I’m under a lot of stress at work (luckily, it’s only work, Baby Smithereens is well and kicking, thank you very much), but I decided this morning to take the necessary time off to write this post. A kind of mental hour off, if it ever exists.
To beat stress in the evening, I find a powerful tool in the delightful collection by James Salter, Last Night. My own anti-stress prescription reads: “Read one story a day at bedtime, do not overuse, pause and meditate on each of them”. For the moment, I can’t really decide which I love best, because they are all so good! The writing is sparse and you need to concentrate to get the details of what’s going on, because otherwise, you miss the whole emotion. This definitely will put me on track to find out more on James Salter. I hadn’t heard of him before, but it’s never too late. Any suggestion?
On the side, during my commute, I’m reading a fascinating book on Paris that mix literary masterpieces (Balzac, Hugo, Zola, etc.) set in the city with the history of the place itself. I’m learning a lot about the neighbourhoods that I have always taken for granted. It’s interesting to see how the city dynamics changed from one century to the next. I’ve never been a fan of local history but this one is special and makes me want to go back to a great Balzac book. Or maybe Danielle’s challenge to read Victor Hugo’s Les Miserables? I admit that I recoil at the huge number of pages.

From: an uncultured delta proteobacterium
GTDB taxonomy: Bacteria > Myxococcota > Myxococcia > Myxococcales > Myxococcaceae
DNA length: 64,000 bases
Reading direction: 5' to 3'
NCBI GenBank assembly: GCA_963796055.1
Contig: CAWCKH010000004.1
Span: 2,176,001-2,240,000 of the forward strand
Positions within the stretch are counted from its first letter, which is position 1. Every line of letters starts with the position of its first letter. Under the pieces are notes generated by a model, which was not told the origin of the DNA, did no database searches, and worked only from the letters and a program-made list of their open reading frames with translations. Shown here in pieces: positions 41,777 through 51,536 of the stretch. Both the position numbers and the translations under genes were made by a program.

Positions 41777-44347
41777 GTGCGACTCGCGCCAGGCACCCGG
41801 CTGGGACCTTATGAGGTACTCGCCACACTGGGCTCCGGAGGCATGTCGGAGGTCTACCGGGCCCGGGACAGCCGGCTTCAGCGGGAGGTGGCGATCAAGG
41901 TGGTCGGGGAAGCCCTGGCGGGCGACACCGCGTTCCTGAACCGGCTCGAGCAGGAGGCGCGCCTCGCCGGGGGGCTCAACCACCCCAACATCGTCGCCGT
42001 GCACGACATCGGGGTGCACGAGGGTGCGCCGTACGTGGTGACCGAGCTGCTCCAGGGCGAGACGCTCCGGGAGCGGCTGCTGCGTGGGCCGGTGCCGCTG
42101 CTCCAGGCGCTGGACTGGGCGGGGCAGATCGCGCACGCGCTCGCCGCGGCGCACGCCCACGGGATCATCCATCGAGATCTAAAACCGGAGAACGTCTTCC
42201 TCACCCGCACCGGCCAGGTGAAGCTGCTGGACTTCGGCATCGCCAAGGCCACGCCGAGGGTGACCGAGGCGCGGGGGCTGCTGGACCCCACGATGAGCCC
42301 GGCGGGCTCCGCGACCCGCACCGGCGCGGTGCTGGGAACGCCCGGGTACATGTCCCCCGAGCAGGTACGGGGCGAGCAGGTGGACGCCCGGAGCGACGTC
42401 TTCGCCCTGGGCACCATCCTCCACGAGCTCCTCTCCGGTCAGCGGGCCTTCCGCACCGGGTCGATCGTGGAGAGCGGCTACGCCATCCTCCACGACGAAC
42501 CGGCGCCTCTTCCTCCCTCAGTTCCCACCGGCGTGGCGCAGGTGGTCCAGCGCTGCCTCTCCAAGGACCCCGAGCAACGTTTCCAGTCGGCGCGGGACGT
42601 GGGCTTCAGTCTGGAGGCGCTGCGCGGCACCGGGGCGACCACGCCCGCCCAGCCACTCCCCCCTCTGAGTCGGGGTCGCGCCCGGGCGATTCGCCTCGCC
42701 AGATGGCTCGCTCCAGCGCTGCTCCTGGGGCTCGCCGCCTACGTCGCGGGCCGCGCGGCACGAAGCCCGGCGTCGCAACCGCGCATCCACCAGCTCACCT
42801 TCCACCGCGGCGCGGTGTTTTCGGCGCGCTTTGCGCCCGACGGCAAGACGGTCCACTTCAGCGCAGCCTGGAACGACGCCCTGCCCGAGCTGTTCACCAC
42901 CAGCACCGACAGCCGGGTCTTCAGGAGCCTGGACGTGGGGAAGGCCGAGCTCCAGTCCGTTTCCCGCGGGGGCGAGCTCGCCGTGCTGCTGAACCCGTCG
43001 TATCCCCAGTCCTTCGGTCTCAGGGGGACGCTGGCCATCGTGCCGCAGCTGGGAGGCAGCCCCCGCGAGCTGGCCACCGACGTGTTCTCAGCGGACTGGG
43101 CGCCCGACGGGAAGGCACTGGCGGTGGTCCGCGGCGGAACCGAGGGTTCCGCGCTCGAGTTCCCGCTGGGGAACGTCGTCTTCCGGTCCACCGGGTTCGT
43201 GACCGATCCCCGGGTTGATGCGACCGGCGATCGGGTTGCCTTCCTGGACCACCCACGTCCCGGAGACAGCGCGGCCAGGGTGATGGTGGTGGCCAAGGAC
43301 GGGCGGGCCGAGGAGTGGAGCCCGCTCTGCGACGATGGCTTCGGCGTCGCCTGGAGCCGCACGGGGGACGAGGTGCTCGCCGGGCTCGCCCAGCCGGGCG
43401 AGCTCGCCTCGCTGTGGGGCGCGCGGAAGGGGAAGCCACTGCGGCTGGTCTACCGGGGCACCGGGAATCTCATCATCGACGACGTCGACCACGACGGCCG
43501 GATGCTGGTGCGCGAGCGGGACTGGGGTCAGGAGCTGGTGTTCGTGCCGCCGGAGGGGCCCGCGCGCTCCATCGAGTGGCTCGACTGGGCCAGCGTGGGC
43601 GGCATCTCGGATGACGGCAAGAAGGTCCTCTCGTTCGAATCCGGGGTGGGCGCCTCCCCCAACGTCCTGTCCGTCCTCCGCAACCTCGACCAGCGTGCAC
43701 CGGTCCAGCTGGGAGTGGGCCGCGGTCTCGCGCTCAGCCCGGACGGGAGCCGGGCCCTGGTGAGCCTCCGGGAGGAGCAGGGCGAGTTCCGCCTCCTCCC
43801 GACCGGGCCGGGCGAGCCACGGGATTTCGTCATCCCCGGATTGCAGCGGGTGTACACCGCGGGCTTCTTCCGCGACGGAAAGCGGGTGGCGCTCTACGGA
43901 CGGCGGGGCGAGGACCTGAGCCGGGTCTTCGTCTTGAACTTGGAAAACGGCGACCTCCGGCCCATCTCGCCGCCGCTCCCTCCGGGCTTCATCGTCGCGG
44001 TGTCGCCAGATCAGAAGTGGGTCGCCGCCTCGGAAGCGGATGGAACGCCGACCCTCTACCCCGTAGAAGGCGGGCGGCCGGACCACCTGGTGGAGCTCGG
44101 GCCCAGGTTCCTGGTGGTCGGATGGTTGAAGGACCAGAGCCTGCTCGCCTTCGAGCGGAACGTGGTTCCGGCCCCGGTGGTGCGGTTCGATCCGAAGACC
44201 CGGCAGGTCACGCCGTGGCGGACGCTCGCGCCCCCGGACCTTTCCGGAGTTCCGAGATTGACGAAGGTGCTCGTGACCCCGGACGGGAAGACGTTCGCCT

Mr. Smithereens also contributed his 2-cents by offering me “Iris”, a memoir by Iris Murdoch’s husband, John Bailey. The tone is very intimate and loving. I’ve never read any Murdoch before either, so it might be the right time.
I’m also contemplating 2 books that sit in my TBR pile for quite a while. The first was last year’s unexpected literary bestseller in France: L’élégance du Hérisson, by Muriel Barbery (The hedgehog’s elegance? I think it’s still un-translated), the story of a gifted child in a privileged family and that of the also very gifted yet underestimated superintendent of the building where she lives. I usually don’t follow the moment’s literary fad, but I’m curious about this one. And that would go well with my 2008 resolution to read more French novels.
The other book I’m thinking about is very different. It’s Lunar Park, by Bret Easton Ellis, because I still don’t know whether I like or hate BEE’s works. It might be worth trying. He has been accused of misogyny, but I think that there is more to it. Did any of you try this novel?
Well, I don’t know about you, but I find it comforting to have that many good books around the corner, waiting for me. I’ll maybe throw yet another Vargas thriller for good measure? No, that would be overusing my anti-stress prescription. Better keep it for later…